John Donne compares his life to a drama. The last few days of his life are like the last scene of the play. The metaphor of the world as a stage is found in Shakespeare's As You Like It. The poet refers to the last scene. The word, last is repeated in the first four lines. Now that the poet is on his death-bed and there is no hope of his survival, he expresses his fear of damnation. The race of his life is now coming to an end. At the finishing point stands Death like a glutton waiting to devour his body. Just as the poet has been a glutton at the feast of life - he has enjoyed life to the finger-tips and his regret at the race 'quickly run is evident - in the same way he thinks of Death as a gluttonous beast waiting to devour his prey and this gives him the jitters. As his body is destroyed by death, his soul shall go to Heaven from which it first came. It will then stand face to face with God on the Day of Judgement. The idea of facing God, in view of the magnitude of his sins makes him feel terribly restless and tense. As he has sinned greatly in life, he is expecting nothing but hell.

The Faulty Logic:

      In order to escape the consequences of his sinful life, the poet gives reasons for exemption from punishment in hell. The sins of human beings arise out of flesh. The flesh commits sins and therefore only the body should be punished and sent to Hell. His soul which will be released from the prison of the flesh, should not be punished for the sins of the flesh. There is a flaw in this argument. The flesh cannot sin of its own accord. The idea of sin first arises in the mind; then the mind gives the direction to the body-parts which commit the sin. Moreover, there is the conscience in man which can guide him properly. Therefore, the poet's contention that only the body sins while the soul which remains in and guides the body is free from sin cannot be accepted. Actions are due to thoughts and sinful thoughts lead to sinful acts. At any rate, the sophistry of the poet can have no weight with God who is the true Judge. In other holy sonnets, the poet has given expression to his' feelings of regret and repentance and sincerely sought God's grace for his acts of commission and omission. In this sonnet, however, like a clever advocate, he argues that the flesh is the originator of all sins and when the flesh is buried in the grave, all the sins should be buried along with it. The soul will, however, separate from the body and shall be free from sin. In this connection, Mario Praz says: "Donne was like a lawyer choosing the fittest argument for the case in hand, not a searcher after a universally valid truth". Donne's special pleading - for he knows the flaw in his argument - is that he should be regarded as innocent, and 'righteous' and this cannot be but a vain hope.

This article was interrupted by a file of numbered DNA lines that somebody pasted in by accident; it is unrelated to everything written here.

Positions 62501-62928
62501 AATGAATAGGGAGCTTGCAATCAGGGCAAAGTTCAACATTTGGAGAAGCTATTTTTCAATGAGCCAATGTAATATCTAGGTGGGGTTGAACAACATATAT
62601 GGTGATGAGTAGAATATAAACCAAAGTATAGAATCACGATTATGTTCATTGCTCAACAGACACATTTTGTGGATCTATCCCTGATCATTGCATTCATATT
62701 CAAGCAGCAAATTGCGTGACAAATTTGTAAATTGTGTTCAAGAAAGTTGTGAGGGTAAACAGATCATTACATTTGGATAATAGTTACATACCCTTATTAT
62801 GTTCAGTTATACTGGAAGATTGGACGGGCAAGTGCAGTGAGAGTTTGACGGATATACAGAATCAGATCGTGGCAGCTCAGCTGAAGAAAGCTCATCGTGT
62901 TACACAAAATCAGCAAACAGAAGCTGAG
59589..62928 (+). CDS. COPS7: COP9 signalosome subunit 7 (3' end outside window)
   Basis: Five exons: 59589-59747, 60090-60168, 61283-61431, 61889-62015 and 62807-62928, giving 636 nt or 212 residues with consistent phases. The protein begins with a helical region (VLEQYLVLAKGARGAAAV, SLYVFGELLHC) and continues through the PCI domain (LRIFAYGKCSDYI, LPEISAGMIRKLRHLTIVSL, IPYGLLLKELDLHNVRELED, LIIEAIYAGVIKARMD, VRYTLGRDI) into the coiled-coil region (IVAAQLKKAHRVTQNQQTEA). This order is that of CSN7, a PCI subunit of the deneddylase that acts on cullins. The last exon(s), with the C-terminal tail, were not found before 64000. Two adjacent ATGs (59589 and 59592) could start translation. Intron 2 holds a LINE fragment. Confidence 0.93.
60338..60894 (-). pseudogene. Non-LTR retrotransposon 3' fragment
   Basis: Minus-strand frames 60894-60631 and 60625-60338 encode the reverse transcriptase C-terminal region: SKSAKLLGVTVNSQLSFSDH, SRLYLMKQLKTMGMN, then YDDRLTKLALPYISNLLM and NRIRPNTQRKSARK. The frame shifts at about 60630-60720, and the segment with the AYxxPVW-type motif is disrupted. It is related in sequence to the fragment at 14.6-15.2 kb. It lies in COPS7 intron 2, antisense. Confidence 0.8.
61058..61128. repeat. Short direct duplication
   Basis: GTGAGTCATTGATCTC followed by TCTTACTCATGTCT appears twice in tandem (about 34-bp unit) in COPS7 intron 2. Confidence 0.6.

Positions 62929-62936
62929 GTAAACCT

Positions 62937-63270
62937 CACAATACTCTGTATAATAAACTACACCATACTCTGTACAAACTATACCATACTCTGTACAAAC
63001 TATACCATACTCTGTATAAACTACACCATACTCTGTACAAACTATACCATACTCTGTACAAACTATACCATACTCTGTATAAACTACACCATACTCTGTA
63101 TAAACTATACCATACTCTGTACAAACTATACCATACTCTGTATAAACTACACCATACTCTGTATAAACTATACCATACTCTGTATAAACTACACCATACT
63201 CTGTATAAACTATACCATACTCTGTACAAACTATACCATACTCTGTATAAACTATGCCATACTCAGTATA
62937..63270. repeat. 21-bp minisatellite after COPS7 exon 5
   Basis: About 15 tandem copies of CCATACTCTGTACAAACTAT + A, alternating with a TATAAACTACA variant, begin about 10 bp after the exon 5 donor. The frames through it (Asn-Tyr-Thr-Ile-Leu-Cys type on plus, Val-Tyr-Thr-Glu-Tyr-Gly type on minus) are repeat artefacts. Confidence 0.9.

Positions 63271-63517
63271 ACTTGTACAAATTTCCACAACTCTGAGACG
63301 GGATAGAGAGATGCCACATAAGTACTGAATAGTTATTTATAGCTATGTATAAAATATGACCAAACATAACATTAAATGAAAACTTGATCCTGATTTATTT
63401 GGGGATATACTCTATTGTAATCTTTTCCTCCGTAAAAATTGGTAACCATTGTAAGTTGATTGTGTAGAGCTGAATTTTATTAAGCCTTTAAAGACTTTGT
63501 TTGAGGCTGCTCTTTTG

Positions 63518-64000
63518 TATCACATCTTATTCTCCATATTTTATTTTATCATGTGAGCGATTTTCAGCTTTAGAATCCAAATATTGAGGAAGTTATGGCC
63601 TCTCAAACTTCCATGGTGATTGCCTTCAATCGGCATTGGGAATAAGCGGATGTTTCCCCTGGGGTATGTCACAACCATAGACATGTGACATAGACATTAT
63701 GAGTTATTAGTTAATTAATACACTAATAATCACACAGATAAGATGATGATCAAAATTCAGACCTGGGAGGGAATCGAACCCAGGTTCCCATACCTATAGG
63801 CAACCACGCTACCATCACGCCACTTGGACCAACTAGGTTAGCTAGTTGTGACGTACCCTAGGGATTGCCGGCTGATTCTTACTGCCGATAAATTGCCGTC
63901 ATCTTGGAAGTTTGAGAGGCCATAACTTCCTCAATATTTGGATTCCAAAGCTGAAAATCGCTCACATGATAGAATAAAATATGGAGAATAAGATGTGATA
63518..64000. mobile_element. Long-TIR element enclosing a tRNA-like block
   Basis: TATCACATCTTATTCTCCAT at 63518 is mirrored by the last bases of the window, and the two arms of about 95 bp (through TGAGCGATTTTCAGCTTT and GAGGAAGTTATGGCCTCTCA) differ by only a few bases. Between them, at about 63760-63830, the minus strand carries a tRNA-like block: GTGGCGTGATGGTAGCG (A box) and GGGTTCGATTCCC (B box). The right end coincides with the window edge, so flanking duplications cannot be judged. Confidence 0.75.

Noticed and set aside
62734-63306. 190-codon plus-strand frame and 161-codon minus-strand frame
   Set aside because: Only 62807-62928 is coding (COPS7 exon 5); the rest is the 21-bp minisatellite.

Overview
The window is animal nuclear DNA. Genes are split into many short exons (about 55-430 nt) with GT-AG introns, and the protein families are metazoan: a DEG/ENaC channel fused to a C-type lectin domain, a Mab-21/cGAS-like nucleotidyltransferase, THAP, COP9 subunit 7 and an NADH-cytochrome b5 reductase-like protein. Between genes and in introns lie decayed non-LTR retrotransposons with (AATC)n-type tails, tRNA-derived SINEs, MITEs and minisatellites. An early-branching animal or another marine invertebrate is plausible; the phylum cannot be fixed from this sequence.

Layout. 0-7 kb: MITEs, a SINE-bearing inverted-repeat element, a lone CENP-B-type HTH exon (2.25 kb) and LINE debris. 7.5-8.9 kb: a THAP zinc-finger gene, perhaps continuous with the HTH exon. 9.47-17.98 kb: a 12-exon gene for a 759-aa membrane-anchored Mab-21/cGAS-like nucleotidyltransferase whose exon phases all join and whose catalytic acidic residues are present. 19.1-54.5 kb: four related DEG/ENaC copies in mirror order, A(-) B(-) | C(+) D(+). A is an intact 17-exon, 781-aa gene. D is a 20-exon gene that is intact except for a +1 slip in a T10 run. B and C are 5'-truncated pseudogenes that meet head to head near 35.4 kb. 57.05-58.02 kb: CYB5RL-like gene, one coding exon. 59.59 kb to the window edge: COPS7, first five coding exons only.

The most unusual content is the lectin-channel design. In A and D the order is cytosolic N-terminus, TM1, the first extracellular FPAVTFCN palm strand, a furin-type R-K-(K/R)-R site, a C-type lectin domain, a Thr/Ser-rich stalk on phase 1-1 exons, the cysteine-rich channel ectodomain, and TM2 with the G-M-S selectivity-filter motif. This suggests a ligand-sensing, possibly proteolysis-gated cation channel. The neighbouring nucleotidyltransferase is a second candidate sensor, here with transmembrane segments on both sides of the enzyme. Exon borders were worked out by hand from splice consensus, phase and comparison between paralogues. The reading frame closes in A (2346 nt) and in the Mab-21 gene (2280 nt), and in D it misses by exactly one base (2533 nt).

Critical Appreciation:

      The metaphors are here in plenty: life is a drama; life is a race; Death is a gluttonous violent and omnivorous beast. The word last has been repeated five times, showing thereby the poet's desire for survival. The first eight lines reflect the poet's sombre and reflective mood. The last six lines end on a note of hope because the poet feels that God will regard him as innocent and pure. The argument that the soul belongs to heaven and must therefore return to the same place, and that the body is produced in the world and is buried in the earth does not carry conviction. Whatever be the state of the poet's mind, there is no doubt that the poet's metaphysical technique is revealed in this poem.